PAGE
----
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Publication numberUS7174425 B2
Publication typeGrant
Application numberUS 11/484,592
Publication dateFeb 6, 2007
Filing dateJul 12, 2006
Priority dateOct 21, 2003
Fee statusPaid
Also published asUS7089359, US7380061, US20050086431, US20060253653, US20070113011
Publication number11484592, 484592, US 7174425 B2, US 7174425B2, US-B2-7174425, US7174425 B2, US7174425B2
InventorsYasunori Kaneda, Daisuke Shinohara, Takahiro Fujita
Original AssigneeHitachi, Ltd.
Export CitationBiBTeX, EndNote, RefMan
External Links: USPTO, USPTO Assignment, Espacenet
Management of hierarchically configured storage
US 7174425 B2
Abstract
In a computer system having a storage system in which storage units are hierarchically configured, a management method for accurately grasping the capacity available to the computer is disclosed.
In a computer system in which a management computer manages the capacities of storage units for storing data used by the computer, the management method is typically realized by a storage management system comprising a group of first-level storage units each containing volumes for storing data used by the computer, a group of second-level storage units each of which is hierarchically linked to, and physically connected through a communication path to, one of the first-level storage units and contains volumes for storing data used by the computer, a means for collecting volume information from the first-level and the second-level storage units, a means for collecting inter-volume hierarchy information, and a means for calculating the total effective capacity to the computer based on the volume information and the inter-volume information thus collected.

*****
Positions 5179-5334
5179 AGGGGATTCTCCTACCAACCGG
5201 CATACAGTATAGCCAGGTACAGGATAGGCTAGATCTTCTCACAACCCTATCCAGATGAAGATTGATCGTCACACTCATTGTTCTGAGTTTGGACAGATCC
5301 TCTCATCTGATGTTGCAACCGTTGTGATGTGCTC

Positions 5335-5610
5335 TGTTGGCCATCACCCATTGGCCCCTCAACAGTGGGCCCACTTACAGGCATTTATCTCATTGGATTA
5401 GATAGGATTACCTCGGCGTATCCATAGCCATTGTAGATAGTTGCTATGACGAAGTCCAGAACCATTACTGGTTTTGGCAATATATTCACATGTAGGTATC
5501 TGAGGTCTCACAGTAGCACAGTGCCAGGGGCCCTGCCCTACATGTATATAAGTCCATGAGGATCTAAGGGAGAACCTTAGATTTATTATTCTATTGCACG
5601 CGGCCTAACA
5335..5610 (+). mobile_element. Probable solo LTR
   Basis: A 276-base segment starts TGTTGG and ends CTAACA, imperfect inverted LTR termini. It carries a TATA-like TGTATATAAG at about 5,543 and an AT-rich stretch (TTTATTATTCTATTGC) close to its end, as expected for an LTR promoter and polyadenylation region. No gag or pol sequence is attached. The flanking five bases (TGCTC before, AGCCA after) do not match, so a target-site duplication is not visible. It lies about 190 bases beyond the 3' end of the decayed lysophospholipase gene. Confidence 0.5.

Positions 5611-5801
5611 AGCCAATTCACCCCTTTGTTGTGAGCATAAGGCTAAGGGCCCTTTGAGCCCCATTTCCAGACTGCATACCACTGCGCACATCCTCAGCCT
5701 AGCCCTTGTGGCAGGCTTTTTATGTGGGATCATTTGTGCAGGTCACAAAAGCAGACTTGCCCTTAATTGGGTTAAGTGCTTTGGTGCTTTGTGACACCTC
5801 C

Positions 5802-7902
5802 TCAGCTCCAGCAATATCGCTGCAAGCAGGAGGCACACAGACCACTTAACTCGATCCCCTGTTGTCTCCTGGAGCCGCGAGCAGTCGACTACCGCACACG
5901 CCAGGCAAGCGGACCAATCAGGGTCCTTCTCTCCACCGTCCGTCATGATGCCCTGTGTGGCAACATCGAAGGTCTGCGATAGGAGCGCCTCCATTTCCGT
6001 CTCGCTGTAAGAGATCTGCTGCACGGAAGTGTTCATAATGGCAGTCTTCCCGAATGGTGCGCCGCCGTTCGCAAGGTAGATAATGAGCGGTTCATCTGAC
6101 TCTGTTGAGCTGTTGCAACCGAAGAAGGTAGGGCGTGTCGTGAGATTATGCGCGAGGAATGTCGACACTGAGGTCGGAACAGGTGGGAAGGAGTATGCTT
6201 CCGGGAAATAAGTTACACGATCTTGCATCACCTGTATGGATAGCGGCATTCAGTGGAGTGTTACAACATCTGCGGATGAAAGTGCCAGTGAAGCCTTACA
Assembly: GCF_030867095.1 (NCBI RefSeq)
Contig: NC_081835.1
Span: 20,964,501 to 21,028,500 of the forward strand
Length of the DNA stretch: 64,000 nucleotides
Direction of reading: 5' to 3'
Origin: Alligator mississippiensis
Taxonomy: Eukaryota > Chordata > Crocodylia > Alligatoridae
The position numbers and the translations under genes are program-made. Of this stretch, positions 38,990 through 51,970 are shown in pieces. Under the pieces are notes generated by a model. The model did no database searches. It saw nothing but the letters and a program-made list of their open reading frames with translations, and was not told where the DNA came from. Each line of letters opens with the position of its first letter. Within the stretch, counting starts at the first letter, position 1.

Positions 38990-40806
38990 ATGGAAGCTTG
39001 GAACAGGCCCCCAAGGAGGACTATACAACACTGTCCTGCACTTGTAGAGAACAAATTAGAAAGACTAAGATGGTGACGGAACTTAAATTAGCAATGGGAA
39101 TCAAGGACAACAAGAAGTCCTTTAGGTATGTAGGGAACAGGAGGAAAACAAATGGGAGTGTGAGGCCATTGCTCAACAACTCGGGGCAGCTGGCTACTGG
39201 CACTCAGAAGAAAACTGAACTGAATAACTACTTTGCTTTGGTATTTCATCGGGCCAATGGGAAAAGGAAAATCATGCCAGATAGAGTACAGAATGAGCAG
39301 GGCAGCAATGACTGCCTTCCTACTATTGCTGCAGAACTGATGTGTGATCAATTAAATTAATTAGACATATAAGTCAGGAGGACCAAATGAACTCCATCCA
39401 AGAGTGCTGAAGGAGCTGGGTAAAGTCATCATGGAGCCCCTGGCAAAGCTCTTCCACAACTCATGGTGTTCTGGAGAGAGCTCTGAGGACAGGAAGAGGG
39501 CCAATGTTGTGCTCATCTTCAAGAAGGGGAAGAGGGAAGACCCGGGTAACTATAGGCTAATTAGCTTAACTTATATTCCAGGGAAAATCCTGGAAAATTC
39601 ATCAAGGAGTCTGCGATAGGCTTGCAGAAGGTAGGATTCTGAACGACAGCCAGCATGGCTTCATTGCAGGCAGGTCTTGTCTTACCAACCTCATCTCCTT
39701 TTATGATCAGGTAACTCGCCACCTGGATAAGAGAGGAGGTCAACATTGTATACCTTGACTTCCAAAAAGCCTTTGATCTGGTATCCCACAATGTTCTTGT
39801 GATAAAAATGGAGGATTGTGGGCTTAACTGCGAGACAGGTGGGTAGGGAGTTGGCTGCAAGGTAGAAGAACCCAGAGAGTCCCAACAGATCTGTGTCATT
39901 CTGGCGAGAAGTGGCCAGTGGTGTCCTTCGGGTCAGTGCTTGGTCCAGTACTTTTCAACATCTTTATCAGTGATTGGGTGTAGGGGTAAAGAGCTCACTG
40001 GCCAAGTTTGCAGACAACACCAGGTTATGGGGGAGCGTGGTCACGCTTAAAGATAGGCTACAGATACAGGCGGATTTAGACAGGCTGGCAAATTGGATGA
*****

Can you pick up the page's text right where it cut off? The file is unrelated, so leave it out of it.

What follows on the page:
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Claims(6)
1. In a computer system including a first storage apparatus having at least one first volume and a second storage apparatus having at least one second volume, a computer coupled to at least one of the first and second storage apparatus, wherein the first storage apparatus, the second storage apparatus, and the computer are coupled together via Fibre Channel interfaces,
a management computer for managing capacity of the volumes in the computer system through a management network, comprising:
a network interface arranged to be coupled to the management network;
a processor coupled to the network interface;
a memory coupled to the processor; and
a display coupled to the processor;
wherein the processor collects, via the network interface, capacity information representing the capacity of each first and second volume from the first and second storage apparatus, respectively;